This is a four-step process to interrupt the reactivity that can so often accompany interactions with those whom we care about most deeply. Who can trigger us faster and more deeply than those we care about most? The moment we feel the telltale rush of energy signaling a strong feeling, we can interrupt the reaction by Stopping, Taking a breath, Observing, then Proceeding with our communication.

Stop: We simply stop. We pause. Instead of responding, we take a moment before responding.

Take a breath: Having stopped, we take a breath – or a few breaths – to center ourselves and let our physical stress response settle a bit. When we are emotionally triggered, the calm, rational areas of our brain are temporarily pushed offline and our “emotional brain” (the limbic system) initiates what we can think of as a “hostile takeover,” which makes clear, compassionate communication pretty difficult!

Observe: We now take a moment to observe what is happening, asking ourselves, what is going on inside? Do we notice tension in our body? What thoughts are going through our minds? Then we notice what is going on around us: What is the context of the situation? What led to this particular situation and what is a likely outcome? Finally, we consider: What do I need in this moment? For instance, if our emotions still seem overwhelming, do we need to self-soothe in some way? In that case, perhaps we just need a moment to internally offer ourselves some calming words, or perhaps we need to remove ourselves temporarily from the situation to regain our calm with a short walk.

Proceed: Once the emotional fires are calmed, we can proceed with our interaction with the wisdom that comes from being mentally and emotionally centered. We can bring the warmth and understanding that truly reflects our deepest intentions to the interaction.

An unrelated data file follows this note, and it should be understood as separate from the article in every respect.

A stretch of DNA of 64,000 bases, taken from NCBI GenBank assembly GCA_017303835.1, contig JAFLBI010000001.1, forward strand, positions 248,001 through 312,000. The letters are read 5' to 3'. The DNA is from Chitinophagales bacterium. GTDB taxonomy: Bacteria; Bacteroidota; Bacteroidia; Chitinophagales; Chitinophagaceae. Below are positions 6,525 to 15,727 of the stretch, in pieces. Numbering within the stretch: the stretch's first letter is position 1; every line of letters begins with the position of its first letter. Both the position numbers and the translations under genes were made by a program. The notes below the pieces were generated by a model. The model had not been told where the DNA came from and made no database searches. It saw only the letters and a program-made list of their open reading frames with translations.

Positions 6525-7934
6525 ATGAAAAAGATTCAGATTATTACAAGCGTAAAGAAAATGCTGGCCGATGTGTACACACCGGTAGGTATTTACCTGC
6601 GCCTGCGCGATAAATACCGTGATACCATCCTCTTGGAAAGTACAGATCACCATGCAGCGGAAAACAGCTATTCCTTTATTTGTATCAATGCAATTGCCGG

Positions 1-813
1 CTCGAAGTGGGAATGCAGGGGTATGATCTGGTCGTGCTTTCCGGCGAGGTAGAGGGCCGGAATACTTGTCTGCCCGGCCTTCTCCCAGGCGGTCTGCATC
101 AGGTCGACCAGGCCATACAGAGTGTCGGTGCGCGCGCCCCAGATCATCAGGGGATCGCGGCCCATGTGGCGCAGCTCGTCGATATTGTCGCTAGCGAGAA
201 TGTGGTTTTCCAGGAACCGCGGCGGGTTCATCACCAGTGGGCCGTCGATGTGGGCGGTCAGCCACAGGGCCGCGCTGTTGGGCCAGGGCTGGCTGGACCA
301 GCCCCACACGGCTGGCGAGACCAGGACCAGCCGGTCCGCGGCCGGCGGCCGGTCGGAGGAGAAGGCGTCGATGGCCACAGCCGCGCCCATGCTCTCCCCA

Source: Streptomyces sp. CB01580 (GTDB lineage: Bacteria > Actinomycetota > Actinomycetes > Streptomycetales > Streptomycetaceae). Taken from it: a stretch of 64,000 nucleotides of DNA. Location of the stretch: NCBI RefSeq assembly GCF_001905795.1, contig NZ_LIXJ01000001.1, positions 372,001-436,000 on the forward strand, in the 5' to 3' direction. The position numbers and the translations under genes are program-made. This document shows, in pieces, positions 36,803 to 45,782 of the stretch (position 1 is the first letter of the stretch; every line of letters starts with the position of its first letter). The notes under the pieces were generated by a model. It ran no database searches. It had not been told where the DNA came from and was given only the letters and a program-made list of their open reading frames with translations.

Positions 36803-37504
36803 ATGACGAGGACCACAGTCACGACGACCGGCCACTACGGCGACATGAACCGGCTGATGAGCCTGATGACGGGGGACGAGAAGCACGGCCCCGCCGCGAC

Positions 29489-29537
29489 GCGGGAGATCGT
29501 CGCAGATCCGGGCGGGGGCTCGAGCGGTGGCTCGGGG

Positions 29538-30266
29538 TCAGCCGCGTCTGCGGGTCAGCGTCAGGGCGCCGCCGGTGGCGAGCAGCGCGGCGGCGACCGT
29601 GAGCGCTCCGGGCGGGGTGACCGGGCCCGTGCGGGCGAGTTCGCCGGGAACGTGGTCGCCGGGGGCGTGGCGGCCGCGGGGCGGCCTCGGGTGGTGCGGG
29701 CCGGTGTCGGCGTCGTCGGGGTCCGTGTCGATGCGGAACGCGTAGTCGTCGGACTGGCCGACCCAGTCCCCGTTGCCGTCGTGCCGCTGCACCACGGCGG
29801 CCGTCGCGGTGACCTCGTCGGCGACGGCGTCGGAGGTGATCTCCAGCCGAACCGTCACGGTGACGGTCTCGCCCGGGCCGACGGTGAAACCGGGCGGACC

This exercise is most suited to relationships with a deeper sense of intimacy, such as couples or close family relationships.

Listen: In this first step, we put aside our own needs and goals for a moment to understand the goals and needs of the other individual in the interaction more deeply. We also attempt to hold our judgments and evaluations a little more lightly so that we can listen with open-minded curiosity. Remember, when the “emotional brain” is in charge, we are rarely thinking clearly. Strong emotions have their own “logic,” but as we know, our brain can be hijacked as described above in emotional moments. While the emotion-fired logic can feel somehow strong and “right” in the moment, it rarely is. It can also help to recognize that at least for this moment, our main goal is not evaluating who is “right” and who is “wrong.” We are listening simply to understand. Acknowledging this can help us set aside the pressure to be right.